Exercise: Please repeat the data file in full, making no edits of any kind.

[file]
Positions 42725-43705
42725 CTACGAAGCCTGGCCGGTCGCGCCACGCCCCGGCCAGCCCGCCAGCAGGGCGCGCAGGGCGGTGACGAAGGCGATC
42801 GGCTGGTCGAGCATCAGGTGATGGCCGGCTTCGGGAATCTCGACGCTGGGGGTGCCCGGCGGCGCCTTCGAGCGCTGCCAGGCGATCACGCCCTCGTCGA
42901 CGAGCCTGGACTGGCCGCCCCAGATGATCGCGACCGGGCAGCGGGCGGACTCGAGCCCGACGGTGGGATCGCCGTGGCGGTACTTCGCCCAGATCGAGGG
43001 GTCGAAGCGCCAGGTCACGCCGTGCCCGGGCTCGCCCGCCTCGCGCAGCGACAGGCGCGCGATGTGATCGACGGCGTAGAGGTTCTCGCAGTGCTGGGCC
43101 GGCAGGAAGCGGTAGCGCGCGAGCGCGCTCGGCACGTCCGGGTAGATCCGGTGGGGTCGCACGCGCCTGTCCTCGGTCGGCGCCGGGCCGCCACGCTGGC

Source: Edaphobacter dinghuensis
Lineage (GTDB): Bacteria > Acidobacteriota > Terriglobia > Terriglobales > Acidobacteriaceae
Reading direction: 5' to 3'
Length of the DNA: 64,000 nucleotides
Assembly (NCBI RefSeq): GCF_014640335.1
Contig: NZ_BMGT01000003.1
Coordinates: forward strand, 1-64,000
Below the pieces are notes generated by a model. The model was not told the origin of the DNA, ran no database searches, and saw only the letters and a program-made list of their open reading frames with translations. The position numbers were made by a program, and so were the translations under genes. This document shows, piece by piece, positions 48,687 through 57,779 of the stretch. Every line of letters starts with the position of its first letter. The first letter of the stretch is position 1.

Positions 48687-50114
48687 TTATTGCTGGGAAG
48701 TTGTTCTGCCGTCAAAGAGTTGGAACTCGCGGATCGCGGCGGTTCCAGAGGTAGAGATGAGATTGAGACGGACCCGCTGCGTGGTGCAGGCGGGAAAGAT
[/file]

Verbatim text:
Positions 42725-43705
42725 CTACGAAGCCTGGCCGGTCGCGCCACGCCCCGGCCAGCCCGCCAGCAGGGCGCGCAGGGCGGTGACGAAGGCGATC
42801 GGCTGGTCGAGCATCAGGTGATGGCCGGCTTCGGGAATCTCGACGCTGGGGGTGCCCGGCGGCGCCTTCGAGCGCTGCCAGGCGATCACGCCCTCGTCGA
42901 CGAGCCTGGACTGGCCGCCCCAGATGATCGCGACCGGGCAGCGGGCGGACTCGAGCCCGACGGTGGGATCGCCGTGGCGGTACTTCGCCCAGATCGAGGG
43001 GTCGAAGCGCCAGGTCACGCCGTGCCCGGGCTCGCCCGCCTCGCGCAGCGACAGGCGCGCGATGTGATCGACGGCGTAGAGGTTCTCGCAGTGCTGGGCC
43101 GGCAGGAAGCGGTAGCGCGCGAGCGCGCTCGGCACGTCCGGGTAGATCCGGTGGGGTCGCACGCGCCTGTCCTCGGTCGGCGCCGGGCCGCCACGCTGGC

Source: Edaphobacter dinghuensis
Lineage (GTDB): Bacteria > Acidobacteriota > Terriglobia > Terriglobales > Acidobacteriaceae
Reading direction: 5' to 3'
Length of the DNA: 64,000 nucleotides
Assembly (NCBI RefSeq): GCF_014640335.1
Contig: NZ_BMGT01000003.1
Coordinates: forward strand, 1-64,000
Below the pieces are notes generated by a model. The model was not told the origin of the DNA, ran no database searches, and saw only the letters and a program-made list of their open reading frames with translations. The position numbers were made by a program, and so were the translations under genes. This document shows, piece by piece, positions 48,687 through 57,779 of the stretch. Every line of letters starts with the position of its first letter. The first letter of the stretch is position 1.

Positions 48687-50114
48687 TTATTGCTGGGAAG
48701 TTGTTCTGCCGTCAAAGAGTTGGAACTCGCGGATCGCGGCGGTTCCAGAGGTAGAGATGAGATTGAGACGGACCCGCTGCGTGGTGCAGGCGGGAAAGAT